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As a Mom who’s an entrepreneur (or the ever-popular “Mompreneur”), here’s what happens: some revelations arise from traditional places like reading a great book or hearing some super-smart person say something super smart. Like the Law of Attraction books I’m completely absorbed in right now, with the concepts of gratitude, vibrational frequencies, living “as if” and intuition.

Other times, insight comes from, like, Kung Fu Panda.

This totally makes sense, right? I say it does if you’re paying attention. As in, don’t be too cocky to notice subtleties and glean knowledge from the unlikeliest, even goofiest, of places.

Don't be too cocky to notice subtleties and glean knowledge from the unlikeliest, even goofiest, of places.Click To Tweet

Kung Fu Panda and the Law of Attraction have a lot in common. So there. #truth

Here’s the storyline: a tubby panda bear named Po finds himself in the quite unlikely position of being crowned the Dragon Warrior, a mythical character who is China’s only chance at defending itself against the evil Tai Lung, a deranged snow leopard.

The crazy thing is, Po had dreamed of being a hero his entire life. He worshipped the Kung Fu masters and knew everything about them. Except he was stuck making noodles in his father’s store, feeling the pressure to continue a tradition passed down over generations. (“Broth runs through our veins,” says Po’s father, a noodle-making goose from a long line of noodle-making geese, blowing off the obvious – that the tubby panda Po was adopted and noodle-making does not run in his veins. Nature vs Nurture, perhaps, and Po is not feeling it in either manner.)

Is it coincidence, then, that Po finds himself in a position to become the very hero he had always dreamed of? Law of attraction: what you focus on, grows. You attract what you consistently think about. And the more emotion and feeling you throw into it, the stronger the attraction.

The movie is a cute one, voiced by a host of famous actors who are delightful in these roles (Jack Black, Dustin Hoffman, Angelina Jolie, Jackie Chan, Seth Rogan, and more).

And of course, a la 2fp, I have two big takeaways from the movie!

1. There are no accidents

Po straps himself to a chair rigged with fireworks to hitch a ride to view the crowning of the Dragon Warrior, which of course goes completely awry.

After he shoots through the air in a spectacular display, Po crash-lands in the middle of the arena, landing in a heap directly in front of the distinguished Tigress.

Master Oogway, an elderly tortoise, had just unfurled a bony finger to anoint Tigress the Dragon Warrior, and is now instead pointing at the fat, disheveled, knocked-out Panda. As Po comes to and tries to apologize and excuse himself, Oogway continues to point that bony finger at Po. He proclaims that the universe has dropped the Dragon Warrior in front of him and a celebration ensues.

Master Shifu, a small red panda who had trained Tigress and the others, protests furiously.

“That flabby panda can’t possibly be the answer to our problems,” Shifu says to Oogway. “You were about to point at Tigress and that thing fell in front of her. That was just an accident.”

Oogway smiles serenely at the outraged Shifu.

“There are no accidents,” he says.

And that becomes a theme of the movie.

Can you relate? How many of us feel like Po, strapped to a chair of fireworks with a hope and a dream, only to shoot crazily through the air and crash in a heap somewhere?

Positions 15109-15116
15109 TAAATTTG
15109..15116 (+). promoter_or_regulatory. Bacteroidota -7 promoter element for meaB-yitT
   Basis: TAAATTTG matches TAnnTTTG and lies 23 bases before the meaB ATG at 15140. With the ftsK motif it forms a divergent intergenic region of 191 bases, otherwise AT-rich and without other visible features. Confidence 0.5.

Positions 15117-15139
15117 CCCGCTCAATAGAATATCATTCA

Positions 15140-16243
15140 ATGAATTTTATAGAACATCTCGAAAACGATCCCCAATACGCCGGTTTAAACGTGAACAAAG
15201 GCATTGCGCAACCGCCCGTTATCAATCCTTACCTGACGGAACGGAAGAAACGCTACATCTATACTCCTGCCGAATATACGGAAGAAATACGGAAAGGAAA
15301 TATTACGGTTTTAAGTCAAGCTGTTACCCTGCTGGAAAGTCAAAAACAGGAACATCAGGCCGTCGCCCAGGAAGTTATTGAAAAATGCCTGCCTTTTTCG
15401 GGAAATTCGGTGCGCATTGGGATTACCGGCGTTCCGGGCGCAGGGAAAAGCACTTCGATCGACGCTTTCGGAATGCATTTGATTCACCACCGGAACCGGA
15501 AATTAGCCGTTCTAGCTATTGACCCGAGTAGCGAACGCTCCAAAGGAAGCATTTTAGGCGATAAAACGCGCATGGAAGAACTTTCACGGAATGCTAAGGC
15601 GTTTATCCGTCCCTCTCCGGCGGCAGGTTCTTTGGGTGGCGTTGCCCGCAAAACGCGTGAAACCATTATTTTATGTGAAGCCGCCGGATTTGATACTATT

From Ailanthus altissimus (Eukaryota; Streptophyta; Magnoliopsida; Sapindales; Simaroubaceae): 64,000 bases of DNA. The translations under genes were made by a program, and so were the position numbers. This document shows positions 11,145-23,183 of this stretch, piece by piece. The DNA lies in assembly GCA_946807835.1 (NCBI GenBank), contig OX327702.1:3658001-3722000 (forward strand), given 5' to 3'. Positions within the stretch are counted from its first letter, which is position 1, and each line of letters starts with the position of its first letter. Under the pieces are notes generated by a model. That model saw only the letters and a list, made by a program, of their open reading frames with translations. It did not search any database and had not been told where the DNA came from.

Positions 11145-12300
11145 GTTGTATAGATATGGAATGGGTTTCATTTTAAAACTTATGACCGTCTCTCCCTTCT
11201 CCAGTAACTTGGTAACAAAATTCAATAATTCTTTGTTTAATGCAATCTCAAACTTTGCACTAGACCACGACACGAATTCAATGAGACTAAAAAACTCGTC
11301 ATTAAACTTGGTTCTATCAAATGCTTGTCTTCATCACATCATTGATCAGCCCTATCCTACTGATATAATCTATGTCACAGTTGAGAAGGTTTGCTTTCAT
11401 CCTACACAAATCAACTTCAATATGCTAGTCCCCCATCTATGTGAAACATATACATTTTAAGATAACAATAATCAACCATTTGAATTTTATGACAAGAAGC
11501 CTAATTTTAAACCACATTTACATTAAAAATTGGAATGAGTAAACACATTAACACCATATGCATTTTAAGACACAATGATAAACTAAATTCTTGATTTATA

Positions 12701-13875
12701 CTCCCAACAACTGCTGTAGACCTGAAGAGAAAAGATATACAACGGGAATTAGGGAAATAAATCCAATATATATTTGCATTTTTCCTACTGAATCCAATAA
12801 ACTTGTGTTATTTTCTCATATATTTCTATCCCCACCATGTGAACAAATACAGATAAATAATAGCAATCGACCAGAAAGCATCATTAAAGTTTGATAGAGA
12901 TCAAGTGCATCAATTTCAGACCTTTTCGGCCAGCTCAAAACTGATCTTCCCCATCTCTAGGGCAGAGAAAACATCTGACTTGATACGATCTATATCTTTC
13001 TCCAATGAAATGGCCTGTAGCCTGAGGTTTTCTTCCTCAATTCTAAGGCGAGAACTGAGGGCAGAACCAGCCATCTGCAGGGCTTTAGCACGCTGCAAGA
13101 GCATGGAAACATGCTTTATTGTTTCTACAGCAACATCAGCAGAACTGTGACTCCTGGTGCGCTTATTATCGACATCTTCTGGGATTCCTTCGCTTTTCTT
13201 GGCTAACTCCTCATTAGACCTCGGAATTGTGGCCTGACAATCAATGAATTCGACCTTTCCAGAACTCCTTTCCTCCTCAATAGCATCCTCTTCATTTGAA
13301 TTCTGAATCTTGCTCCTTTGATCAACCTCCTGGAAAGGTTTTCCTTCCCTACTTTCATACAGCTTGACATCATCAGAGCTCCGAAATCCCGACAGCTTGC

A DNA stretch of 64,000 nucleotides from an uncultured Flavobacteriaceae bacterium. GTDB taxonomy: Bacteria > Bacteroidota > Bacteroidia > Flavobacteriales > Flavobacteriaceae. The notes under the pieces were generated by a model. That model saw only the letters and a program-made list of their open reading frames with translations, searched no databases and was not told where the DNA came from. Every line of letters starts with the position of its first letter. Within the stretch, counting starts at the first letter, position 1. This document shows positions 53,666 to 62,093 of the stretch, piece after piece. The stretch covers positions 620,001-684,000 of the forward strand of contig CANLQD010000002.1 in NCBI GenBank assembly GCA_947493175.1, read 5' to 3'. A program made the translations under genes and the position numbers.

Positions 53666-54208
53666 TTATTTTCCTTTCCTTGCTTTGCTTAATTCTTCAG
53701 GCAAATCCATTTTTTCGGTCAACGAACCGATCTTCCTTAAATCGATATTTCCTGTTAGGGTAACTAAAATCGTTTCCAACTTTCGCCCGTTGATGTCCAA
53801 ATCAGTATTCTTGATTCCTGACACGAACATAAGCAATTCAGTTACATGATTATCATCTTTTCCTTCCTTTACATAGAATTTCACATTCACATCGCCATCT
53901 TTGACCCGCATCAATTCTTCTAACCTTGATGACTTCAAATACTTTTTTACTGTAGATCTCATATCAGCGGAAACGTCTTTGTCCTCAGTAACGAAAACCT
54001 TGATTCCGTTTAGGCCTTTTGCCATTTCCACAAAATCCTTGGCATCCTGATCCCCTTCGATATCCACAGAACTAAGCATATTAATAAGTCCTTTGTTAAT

Or maybe our minds talk to us like Shifu, trying to convince us that we are merely flabby pandas whose glimpses of success were accidents.

Do you believe there are no accidents?

Do you believe there are no accidents?Click To Tweet

I’m not sure. But here’s what I do believe: whatever it is, we can turn it to our advantage. We can make sure that thing that seemed like an accident instead becomes a part of our journey by assigning meaning to it … even if the meaning is, “I will never strap myself to a chair of fireworks ever again.”

(Always learn a lesson. Failures happen, but we don’t need to repeat them.)

There are no accidents. I’m chewing on that one. What do you think?

2. Train Your Way

Shifu tries to train Po the same way he had trained the “Furious Five” to vie for Dragon Warrior. Those five – Tigress, Monkey, Mantis, Viper and Crane – are traditional bad-asses, fit and fast and elegant.

Predictably, that training goes nowhere with Po, and reinforces Shifu’s belief that Po can’t possibly be the Chosen One.

But when Shifu happens upon Po raiding the kitchen for food one night, he figures something out. The flabby panda can scale the wall and do a split when he’s in search of cookies. His motivation is different than the others.

Po learns differently.

In a rather hilarious sequence, Shifu trains Po using dumplings and chopsticks. And – you guessed it – the Dragon Warrior emerges.

What a great reminder. You know who’s guilty of comparing herself to the Furious Five of any endeavor and then sometimes psyching herself out? This girl.

How do you learn? What’s your pace? What techniques work for YOU?

We’ve all got a Dragon Warrior inside of us, don’t you think? Maybe it just needs a few dumplings to coax it out. Maybe your idols reached their goals with genius and 22-hour days and divine inspiration, but you need an afternoon nap and to hear the instructions 15 times.

It’s ok. You’ve got this. We’ve got this. Just keep moving and focus in a way that works for you. But above all, focus.

Po wanted to be a hero, but he couldn’t physically do it the same way as the others. He needed a different route.

But he did have a few key things in common with the other warriors: he had desire, the ability to keep coming back after getting knocked on his tubby ass, and, finally, belief.

So how do you learn? What’s your route to become warrior? Share some thoughts!

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